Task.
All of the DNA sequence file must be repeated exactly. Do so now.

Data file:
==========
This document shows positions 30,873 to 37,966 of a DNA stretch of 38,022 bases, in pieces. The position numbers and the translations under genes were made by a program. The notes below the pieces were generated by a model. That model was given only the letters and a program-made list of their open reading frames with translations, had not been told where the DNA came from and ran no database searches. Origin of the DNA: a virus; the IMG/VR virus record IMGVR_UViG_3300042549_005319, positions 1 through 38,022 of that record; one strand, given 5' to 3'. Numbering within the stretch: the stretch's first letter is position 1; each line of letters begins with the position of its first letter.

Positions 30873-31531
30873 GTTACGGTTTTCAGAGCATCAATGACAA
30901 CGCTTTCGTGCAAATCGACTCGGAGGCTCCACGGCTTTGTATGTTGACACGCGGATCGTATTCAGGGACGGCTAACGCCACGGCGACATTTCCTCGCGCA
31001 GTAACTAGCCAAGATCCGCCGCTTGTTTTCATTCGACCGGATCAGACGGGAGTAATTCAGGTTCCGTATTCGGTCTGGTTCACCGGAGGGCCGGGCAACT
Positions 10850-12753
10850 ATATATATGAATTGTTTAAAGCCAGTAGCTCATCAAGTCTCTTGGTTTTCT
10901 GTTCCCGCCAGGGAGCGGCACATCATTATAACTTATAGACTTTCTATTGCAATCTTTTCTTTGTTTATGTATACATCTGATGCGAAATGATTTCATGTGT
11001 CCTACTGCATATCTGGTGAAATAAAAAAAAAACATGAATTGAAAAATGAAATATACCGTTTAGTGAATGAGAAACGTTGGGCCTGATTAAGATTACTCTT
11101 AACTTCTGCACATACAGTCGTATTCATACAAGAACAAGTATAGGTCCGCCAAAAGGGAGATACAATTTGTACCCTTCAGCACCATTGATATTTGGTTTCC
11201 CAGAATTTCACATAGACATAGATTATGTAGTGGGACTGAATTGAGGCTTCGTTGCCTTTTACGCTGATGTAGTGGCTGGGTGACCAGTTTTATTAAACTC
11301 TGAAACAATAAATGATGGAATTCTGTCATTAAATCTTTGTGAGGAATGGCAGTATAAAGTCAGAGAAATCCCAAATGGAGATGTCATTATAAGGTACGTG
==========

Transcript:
This document shows positions 30,873 to 37,966 of a DNA stretch of 38,022 bases, in pieces. The position numbers and the translations under genes were made by a program. The notes below the pieces were generated by a model. That model was given only the letters and a program-made list of their open reading frames with translations, had not been told where the DNA came from and ran no database searches. Origin of the DNA: a virus; the IMG/VR virus record IMGVR_UViG_3300042549_005319, positions 1 through 38,022 of that record; one strand, given 5' to 3'. Numbering within the stretch: the stretch's first letter is position 1; each line of letters begins with the position of its first letter.

Positions 30873-31531
30873 GTTACGGTTTTCAGAGCATCAATGACAA
30901 CGCTTTCGTGCAAATCGACTCGGAGGCTCCACGGCTTTGTATGTTGACACGCGGATCGTATTCAGGGACGGCTAACGCCACGGCGACATTTCCTCGCGCA
31001 GTAACTAGCCAAGATCCGCCGCTTGTTTTCATTCGACCGGATCAGACGGGAGTAATTCAGGTTCCGTATTCGGTCTGGTTCACCGGAGGGCCGGGCAACT
Positions 10850-12753
10850 ATATATATGAATTGTTTAAAGCCAGTAGCTCATCAAGTCTCTTGGTTTTCT
10901 GTTCCCGCCAGGGAGCGGCACATCATTATAACTTATAGACTTTCTATTGCAATCTTTTCTTTGTTTATGTATACATCTGATGCGAAATGATTTCATGTGT
11001 CCTACTGCATATCTGGTGAAATAAAAAAAAAACATGAATTGAAAAATGAAATATACCGTTTAGTGAATGAGAAACGTTGGGCCTGATTAAGATTACTCTT
11101 AACTTCTGCACATACAGTCGTATTCATACAAGAACAAGTATAGGTCCGCCAAAAGGGAGATACAATTTGTACCCTTCAGCACCATTGATATTTGGTTTCC
11201 CAGAATTTCACATAGACATAGATTATGTAGTGGGACTGAATTGAGGCTTCGTTGCCTTTTACGCTGATGTAGTGGCTGGGTGACCAGTTTTATTAAACTC
11301 TGAAACAATAAATGATGGAATTCTGTCATTAAATCTTTGTGAGGAATGGCAGTATAAAGTCAGAGAAATCCCAAATGGAGATGTCATTATAAGGTACGTG